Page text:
Conversions: A viable solution?
The phalanx of freighters is expanding, courtesy of the arrival of a new type at the small end of the spectrum. Conversion firm Aeronautical Engineers Inc. aims to have its first MD-80 freighter on the market before the end of the month, following the converted plane’s maiden voyage in late September. Even so, Bob Convey, AEI’s vice president of sales and marketing, admits, “It is coming a little bit later than we wanted.”
The new kid on the block can lift 21.3 tonnes, with room to take 12 88-inch-by-108-inch pallets, eight 88-inch-by-125-inch pallets or eight 96-inch-by-125-inch units. This capability comes at a sticker price below $3.5 million, owing largely to the low residual value of MD-80 conversion candidates. MD-80’s exiting passenger service can be picked up for less than $1 million, while the conversion comes at about $2.5 million. This adds up to less than half the price of a converted B737-400 freighter, which has roughly the same payload capability.
The first batch of MD-80 freighters goes to Alaska-based Everts Air Cargo, followed by another U.S. client. For subsequent deliveries, AEI has contracts with clients from Central Europe, Central America, the Middle East and Africa. One interested party from Australia is looking at the aircraft to support a mining operation, Convey reveals.
He says AEI has fielded requests from all over the world, something that has surprised him. “I thought it would be more in the developing world,” Convey says. Russia and Brazil are unlikely to see MD-80 freighters soon, though, as the aircraft type never got certified in these countries for passenger operations, he explains.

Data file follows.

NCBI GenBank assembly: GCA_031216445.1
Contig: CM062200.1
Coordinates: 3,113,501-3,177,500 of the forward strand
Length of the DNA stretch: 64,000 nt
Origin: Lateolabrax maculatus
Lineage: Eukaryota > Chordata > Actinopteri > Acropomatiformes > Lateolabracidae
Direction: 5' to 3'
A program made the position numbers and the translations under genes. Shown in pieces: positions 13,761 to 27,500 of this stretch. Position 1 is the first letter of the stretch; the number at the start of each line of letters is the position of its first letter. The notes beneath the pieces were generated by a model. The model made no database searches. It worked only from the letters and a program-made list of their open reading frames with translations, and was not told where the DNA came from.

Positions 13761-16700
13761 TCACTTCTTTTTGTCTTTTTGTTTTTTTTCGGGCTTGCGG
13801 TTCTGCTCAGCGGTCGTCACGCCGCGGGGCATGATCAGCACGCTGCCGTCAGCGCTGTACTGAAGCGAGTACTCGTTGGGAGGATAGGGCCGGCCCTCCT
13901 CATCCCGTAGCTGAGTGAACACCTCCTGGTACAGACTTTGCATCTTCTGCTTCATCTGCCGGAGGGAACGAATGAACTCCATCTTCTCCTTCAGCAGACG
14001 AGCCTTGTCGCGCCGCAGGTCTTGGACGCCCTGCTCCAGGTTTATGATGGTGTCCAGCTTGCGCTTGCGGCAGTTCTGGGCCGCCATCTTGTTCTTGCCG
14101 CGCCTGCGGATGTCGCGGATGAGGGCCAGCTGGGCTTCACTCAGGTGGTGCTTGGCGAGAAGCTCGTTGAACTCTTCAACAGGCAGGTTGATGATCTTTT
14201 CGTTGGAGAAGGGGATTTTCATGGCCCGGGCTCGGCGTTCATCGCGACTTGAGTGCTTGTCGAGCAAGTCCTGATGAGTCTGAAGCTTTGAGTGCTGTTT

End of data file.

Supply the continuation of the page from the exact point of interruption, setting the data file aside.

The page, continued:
The cross section of the MD-80 differs from that of the 737, which raises questions about transfers between the two types. But Convey says it doesn’t matter much at this low price tag. Still, he reveals that some prospective customers have said they would interline with wide-bodies.
The plane’s higher fuel consumption isn’t likely to have much of an impact on its appeal, he reckons. For one thing, the MD-80’s lower acquisition cost gives operators leeway to spend a little more on fuel. Moreover, Convey estimates that utilization will be around two to four hours a day. “If it were 12 hours a day, it would be a different story,” he says. So far, AEI has netted 15 firm orders for the MD-80SFs, which should keep its conversion lines busy for some time.
Turning an MD-80 into an all-cargo configuration takes 60 to 70 days, Convey says, describing it as a sturdy plane that converts relatively easily. With many MD-80s still in passenger service, he expects no bottlenecks in feedstock for years to come. “A bigger problem will be slot availability,” he says.
Originally, AEI wasn’t planning to extend the conversion program to the MD-90, but management has since decided to convert this model as well. “The MD-90 freighter will have one more position, and it has greater range. I think it will do well in Europe,” Convey says.
The tally of MD-80 orders so far puts the new freighter level with AEI’s backlog of 737-400 conversions. With 11 pallet positions, the -400 has emerged as the dominant conversion candidate in the 737 family, and demand has been robust this year. “We are looking at buying another facility,” Convey says. AEI expects to perform 13 737 conversions in the coming year.
The lively activity in the narrow-body segment is in stark contrast to the current state of conversion projects for large wide-body aircraft. “We see a slowdown in conversions done by Boeing and others,” notes Chris Damianos, executive vice president, specialty markets and head of cargo programs and regional jets, GE Commercial Aviation Services. “We don’t have anything in conversion right now and nothing committed to conversion.”